58. 58.
    Creticos PS, Schroeder JT, Hamilton RG, Balcer-Whaley SL, Khattignavong AP, Lindblad R, Li H, Coffman R, Seyfert V, Eiden JJ, Broide D, 2006. Immune tolerance network group. Immunotherapy with a ragweed-toll-like receptor 9 agonist vaccine for allergic rhinitis. N Engl J Med 355, 1445–1455Google Scholar
  59. 59.
    Busse W, Gross G, Korenblat P, Nayak N, Tarpay M, Levitt D, 2006. Phase 2/3 study of the novel vaccine Amb a 1 immunostimulatory oligodeoxyribonucleotide conjugate AIC in ragweed allergic adults. J Allergy Clin Immunol 117, S88–S89CrossRefGoogle Scholar
  60. 60.
    Seymour SM, Chowdhury BA, 2007. Immunotherapy with a ragweed vaccine. N Engl J Med 356, 86CrossRefPubMedGoogle Scholar
  61. 61.
    Drachenberg KJ, Wheeler AW, Stuebner P, Horak F, 2001. A well-tolerated grass pollen specific allergy vaccine containing a novel adjuvant, Monophosphoryl Lipid A reduces allergic symptoms after only four preseasonal injections. Allergy 56, 498–505CrossRefPubMedGoogle Scholar
  62. 62.
    von Baehr V, Hermes A, von Baehr R, Scherf HP, Volk HD, Fischer von Weikersthal-Drachenberg KJ, Woroniecki S, 2005. Allergoid-specific T-cell reaction as a measure of the immunological response to specific immunotherapy (SIT) with a Th1-adjuvanted allergy vaccine. J Investig Allergol Clin Immunol 15, 234–241Google Scholar
  63. 63.
    Puggioni F, Durham SR, Francis JN, 2005. Monophosphoryl lipid A (MPL) promotes allergen-induced immune deviation in favour of Th1 responses. Allergy 60, 678–684CrossRefPubMedGoogle Scholar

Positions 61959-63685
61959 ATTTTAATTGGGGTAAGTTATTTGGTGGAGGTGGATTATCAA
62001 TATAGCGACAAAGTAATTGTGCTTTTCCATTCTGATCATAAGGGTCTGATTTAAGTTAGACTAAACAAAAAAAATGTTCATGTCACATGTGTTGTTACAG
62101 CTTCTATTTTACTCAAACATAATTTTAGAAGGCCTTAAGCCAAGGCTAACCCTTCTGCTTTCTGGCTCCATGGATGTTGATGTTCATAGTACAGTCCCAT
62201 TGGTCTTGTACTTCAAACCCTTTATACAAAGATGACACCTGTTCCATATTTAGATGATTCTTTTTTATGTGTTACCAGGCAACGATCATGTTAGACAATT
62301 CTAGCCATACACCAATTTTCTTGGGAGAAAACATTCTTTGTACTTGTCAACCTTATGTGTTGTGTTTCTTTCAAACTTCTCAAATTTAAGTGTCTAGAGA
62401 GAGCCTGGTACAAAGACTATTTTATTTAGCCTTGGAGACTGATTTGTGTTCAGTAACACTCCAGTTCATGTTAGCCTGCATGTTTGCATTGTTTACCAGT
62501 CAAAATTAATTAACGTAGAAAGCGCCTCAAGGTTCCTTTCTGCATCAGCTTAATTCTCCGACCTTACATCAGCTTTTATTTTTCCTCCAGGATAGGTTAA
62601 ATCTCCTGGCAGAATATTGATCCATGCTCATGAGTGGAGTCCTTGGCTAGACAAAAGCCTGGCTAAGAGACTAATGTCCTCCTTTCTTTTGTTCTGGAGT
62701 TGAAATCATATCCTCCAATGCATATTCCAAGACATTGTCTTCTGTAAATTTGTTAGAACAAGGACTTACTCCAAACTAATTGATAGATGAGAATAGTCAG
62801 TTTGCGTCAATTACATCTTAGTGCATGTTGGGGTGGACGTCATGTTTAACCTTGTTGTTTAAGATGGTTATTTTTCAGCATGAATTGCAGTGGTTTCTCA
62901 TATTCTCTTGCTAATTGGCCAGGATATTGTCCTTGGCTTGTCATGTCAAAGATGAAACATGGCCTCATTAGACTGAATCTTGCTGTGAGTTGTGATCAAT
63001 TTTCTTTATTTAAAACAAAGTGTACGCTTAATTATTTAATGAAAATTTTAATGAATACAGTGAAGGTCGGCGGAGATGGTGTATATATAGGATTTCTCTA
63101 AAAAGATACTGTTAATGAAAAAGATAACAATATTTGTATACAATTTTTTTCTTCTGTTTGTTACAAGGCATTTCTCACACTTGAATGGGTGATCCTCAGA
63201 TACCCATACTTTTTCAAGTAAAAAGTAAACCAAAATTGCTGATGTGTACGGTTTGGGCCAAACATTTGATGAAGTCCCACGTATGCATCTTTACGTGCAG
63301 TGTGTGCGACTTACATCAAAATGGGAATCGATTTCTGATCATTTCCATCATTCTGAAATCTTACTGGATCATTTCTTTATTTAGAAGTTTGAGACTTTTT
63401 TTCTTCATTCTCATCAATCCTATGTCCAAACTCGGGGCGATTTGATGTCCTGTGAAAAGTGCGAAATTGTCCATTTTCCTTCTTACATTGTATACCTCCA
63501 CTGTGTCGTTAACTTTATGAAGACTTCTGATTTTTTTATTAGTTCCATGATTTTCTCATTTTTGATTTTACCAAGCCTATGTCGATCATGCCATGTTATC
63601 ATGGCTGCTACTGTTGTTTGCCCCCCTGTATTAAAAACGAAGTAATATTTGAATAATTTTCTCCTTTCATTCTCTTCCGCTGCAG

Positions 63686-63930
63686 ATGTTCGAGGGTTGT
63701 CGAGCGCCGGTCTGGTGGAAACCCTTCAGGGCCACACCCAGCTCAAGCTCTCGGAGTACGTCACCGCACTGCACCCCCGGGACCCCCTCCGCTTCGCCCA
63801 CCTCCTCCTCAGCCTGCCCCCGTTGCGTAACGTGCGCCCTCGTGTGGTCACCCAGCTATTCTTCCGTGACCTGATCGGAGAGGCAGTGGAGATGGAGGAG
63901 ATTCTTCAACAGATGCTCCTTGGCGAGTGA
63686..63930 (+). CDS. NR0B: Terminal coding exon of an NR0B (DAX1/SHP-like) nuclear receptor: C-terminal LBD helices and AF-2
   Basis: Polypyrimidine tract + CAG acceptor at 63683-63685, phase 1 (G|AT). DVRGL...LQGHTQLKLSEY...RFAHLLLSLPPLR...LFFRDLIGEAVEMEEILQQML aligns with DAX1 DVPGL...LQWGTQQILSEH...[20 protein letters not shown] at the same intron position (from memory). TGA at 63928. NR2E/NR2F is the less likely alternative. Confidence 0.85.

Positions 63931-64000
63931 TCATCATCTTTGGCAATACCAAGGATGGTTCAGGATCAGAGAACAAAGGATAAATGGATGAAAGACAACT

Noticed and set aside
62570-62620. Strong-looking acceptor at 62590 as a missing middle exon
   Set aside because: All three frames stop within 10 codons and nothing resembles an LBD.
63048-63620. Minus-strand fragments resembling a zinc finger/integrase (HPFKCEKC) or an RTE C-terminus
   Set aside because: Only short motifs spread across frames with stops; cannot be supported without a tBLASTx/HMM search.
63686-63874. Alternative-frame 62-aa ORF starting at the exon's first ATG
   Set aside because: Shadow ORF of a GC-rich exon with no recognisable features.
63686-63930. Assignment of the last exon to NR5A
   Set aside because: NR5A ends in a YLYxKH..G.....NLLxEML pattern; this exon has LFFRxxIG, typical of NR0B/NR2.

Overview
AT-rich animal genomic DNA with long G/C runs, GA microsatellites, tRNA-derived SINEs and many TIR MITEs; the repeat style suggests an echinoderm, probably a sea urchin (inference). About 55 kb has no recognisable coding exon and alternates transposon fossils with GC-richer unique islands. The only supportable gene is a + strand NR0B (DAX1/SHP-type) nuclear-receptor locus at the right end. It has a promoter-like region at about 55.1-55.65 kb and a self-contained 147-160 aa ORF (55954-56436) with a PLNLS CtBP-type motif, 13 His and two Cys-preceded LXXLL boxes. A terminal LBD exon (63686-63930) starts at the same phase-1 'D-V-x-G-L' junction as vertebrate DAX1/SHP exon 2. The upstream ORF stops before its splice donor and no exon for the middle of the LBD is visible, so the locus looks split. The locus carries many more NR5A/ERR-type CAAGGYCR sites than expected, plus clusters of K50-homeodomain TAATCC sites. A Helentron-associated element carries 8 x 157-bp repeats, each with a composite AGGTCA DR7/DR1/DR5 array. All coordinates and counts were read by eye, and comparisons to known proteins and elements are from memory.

64. 64.
    Weinstock J, Summers RW, Elliott DE, Urban JF Jr, Thompson RA, Weinstock JV, 2005. Trichuris suis therapy for active ulcerative colitis: a randomized controlled trial. Gastroenterology 128, 825–832CrossRefPubMedGoogle Scholar
  65. 65.
    Wilson MS, Taylor MD, Balic A, Finney CA, Lamb JR, Maizels RM, 2005. Suppression of allergic airway inflammation by helminth-induced regulatory T cells. J Exp Med 202, 1199–1212CrossRefPubMedGoogle Scholar
  66. 66.
    Falcone FH, Pritchard DI, 2005. Parasite role and reversal: worms on trial. Trends in Parasitol 21, 157–160CrossRefGoogle Scholar
  67. 67.
    Li XM, Srivastava K, Grishin A, Huang CK, Schofield B, Burks W, Sampson HA, 2003. Persistent protective effect of heat-killed Escherichia coli producing “engineered,” recombinant peanut proteins in a murine model of peanut allergy. J Allergy Clin Immunol 112, 159–167CrossRefPubMedGoogle Scholar
  68. 68.
    Matricardi PM, Bonini S, 2000. Mimicking microbial ‘education’ of the immune system: a strategy to revert the epidemic trend of atopy and allergic asthma? Respir Res 1, 129–132CrossRefPubMedGoogle Scholar
  69. 69.
    Feleszko W, Jaworska J, Hamelmann E, 2006. Toll-like receptors – novel targets in allergic airway disease (probiotics, friends and relatives). Eur J Pharmacol 533(1–3), 308–318CrossRefPubMedGoogle Scholar

Copyright information

© Springer 2010

Authors and Affiliations

  1. 1.Department of Pediatric Pneumology and ImmunologyCharité – UniversitätsmedizinBerlinGermany

Personalised recommendations